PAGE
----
Bent Nib Repair Et Cetera

My daughter dropped her favourite PILOT Kakuno on hard tiles.

The left tine had been bent to the left, and the right one went upwards (think of “Seig Heil!”) …

Needless to say I was furious!

Bent Nib Repair

After giving her a refresher on basic fountain pen care, I got to work on massaging the tines back. Tuning the flow back to the factory specs was easily the trickiest part, but soon after that the pen was back to normal.

Bent Nib Repair

It wasn’t so bad really, but the whole process still took a bit more than two hours. Steel nibs are much harder to work on than the gold ones.

I suppose not all made in Japan stuff are tough as G-Shocks🙂

Bent Nib Repair

Pardon for the lack of updates, as I’ve been busy with watches lately. But I do have some new pens to go with my new watches. Hopefully I can post a nice pen and watch combo next weekend. —TR

1949 Parker “51” Demi & 2016 GW-5000-1JF JDM G-Shock

Just a quick update, because I’ve been busy with watches lately. Here is my “new” old pen and brand new baby.



The watch is the top of the line of the square G-Shock “Origin” series, made in Japan for the Japanese domestic market. It cost about almost seven times a normal DW-5600 that looks exactly like it, but hey… I’m shallow… I like the discreet luxury while looking like an assuming bumpkin. Ha ha.


The left one is my old and trusty “vintage” W-741. It is well worn and deserves a quiet retirement. As you can see, the new watch that’s worth 20x the price still can’t beat it in terms of viewing angle readability. But don’t get me wrong, I still reckon the new one was worth every cent.

By the way, the P51 is different from the other navy grey I have. This one is a demi, a shorter portable model made for shirt pocketses (sic). As you can see, the length fits nicely with Design.Y 216 pocket notebook, which is another discreet luxury.


Kato Seisakusho (Model 2000)

As you all know, I have special penchant for the works of Mr Kiyoshi Kato (may he rest in peace). I have posted one of his labour of love before (Model 580F), and some I have not. But now it’s time for the largest one I have: Model 2000.

Kato Seisakusho No. 2000

And the nib with a bit of bokeh (Olympus M.Zuiko 25mm f1.8 wide open)

Kato Seisakusho No. 2000

… And without …

Kato Seisakusho No. 2000

If you are interested in getting to know more about these, please refer to the CrĂłnicas Estilográficas blog, which I can’t recommend highly enough for Japanese pens: Model 2000.

You really should watch how the master work. By the way, the old YouTube link there is broken. Here is the re-uploaded clip for your convenience:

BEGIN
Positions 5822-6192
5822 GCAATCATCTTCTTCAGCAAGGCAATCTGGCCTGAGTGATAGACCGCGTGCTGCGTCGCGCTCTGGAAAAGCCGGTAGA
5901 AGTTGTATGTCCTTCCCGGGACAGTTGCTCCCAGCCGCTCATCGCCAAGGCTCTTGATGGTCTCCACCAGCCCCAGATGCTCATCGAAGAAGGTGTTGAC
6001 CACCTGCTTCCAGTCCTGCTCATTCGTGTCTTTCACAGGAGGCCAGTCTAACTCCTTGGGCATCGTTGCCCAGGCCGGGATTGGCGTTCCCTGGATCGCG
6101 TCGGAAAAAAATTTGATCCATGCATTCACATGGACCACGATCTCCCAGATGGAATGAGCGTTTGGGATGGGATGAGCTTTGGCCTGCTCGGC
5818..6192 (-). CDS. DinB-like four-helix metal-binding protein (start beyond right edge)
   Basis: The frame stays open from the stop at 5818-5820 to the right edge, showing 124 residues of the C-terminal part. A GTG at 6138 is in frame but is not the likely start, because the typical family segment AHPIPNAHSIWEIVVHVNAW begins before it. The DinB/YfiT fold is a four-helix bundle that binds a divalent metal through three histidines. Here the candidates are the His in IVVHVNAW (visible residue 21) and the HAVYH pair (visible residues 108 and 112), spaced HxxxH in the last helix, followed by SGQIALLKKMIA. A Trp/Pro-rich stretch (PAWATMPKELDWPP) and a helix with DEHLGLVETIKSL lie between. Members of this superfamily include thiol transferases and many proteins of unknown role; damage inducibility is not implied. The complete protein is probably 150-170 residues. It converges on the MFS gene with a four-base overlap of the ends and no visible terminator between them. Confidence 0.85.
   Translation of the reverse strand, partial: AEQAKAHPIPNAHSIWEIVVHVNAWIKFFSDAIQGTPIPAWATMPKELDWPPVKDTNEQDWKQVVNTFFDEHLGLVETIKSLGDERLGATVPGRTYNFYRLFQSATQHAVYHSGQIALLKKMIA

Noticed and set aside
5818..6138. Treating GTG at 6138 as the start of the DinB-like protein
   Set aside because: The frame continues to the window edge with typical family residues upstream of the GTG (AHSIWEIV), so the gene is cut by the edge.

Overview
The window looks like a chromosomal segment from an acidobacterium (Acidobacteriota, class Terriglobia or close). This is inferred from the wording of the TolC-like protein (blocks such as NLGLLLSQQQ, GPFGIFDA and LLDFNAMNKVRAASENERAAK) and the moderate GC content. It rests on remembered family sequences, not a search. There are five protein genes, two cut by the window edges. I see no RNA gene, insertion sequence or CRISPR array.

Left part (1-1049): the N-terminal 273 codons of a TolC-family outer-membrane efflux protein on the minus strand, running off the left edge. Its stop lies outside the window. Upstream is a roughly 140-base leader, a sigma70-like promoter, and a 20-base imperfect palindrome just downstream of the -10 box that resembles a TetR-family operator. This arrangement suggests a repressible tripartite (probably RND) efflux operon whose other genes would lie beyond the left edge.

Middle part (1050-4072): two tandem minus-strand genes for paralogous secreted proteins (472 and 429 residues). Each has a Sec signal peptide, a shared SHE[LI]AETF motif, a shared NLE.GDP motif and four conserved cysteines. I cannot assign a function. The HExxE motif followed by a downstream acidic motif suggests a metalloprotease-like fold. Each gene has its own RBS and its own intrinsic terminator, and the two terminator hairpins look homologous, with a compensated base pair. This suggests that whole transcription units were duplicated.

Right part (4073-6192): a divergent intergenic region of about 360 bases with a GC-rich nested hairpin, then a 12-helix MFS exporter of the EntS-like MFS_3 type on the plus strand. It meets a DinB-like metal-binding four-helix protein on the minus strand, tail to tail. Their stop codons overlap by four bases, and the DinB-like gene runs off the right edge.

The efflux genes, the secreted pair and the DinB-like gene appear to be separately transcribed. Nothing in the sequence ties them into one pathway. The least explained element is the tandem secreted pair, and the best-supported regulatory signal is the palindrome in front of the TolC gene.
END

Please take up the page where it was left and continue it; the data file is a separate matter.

If you had a closer look, you’d notice that the marble celluloid of the pens being made was the same as my pen, but in different model. Those pens were smaller and have an ink window, and might be piston fillers. I need to find one of those.


1936 Parker Vacumatic (Golden Web)

I cannot believe I haven’t posted this before! This Vac was one of my side-grails once. In terms of rarity and uniqueness this pen has got to be the “it” pen for a vacumatic aficionado (or even Parker fan) . And the unique celluloid finish caught my attention when I saw one on the top logo of Parker Penography (

Here is mine on an Italian CIAK notebook.

Parker Vacumatic Golden Web - natural shot

I hadn’t been a vac nutter back then, I just wanted a killer vac without paying too much. I took a punt on this less than ideal condition specimen from a local seller, then I thought I would’ve let a pro to work on it. This was the mess that I had gotten myself into:

Parker Vacumatic Golden Web - as found condition

Considering the caliber of the pen and my mediocre skills at Vacumatics I didn’t even go beyond opening the cap. I chose to send it to Danny Fudge of The Write Pen. He did a real fine job. Check out his attention to details.

Before and After Repair

The Golden Web reborn! Here it is posted.

Parker Vacumatic Golden Web - reborn

Did I mention that the nib is flexible?

Golden Web writing sample

I hope you enjoy this BFTP (Blast From The Past) post. Please pardon the camera phone shots. Someday I’ll retake them with a proper camera when the pen is in rotation.

Parker Vac Golden Web - Money Shot

For more information on the Golden Web:


And Now for Something Completely Different

My apologies for going on a tangent a bit. I haven’t done much penning this week because I’ve been busy regulating one of my mechanical watches. . The watch went fifteen minutes fast per day out of the blue. Yes, I’ve demagnetized it without success, and my watch guy could only fix it to a few minutes per day; that’s twenty dollars down the drain. I’ve had enough, so I grabbed my pen, notepad, watch tools, and spectrum analyser and did the manual timing by trial and error.

Regulating Mechanical Watches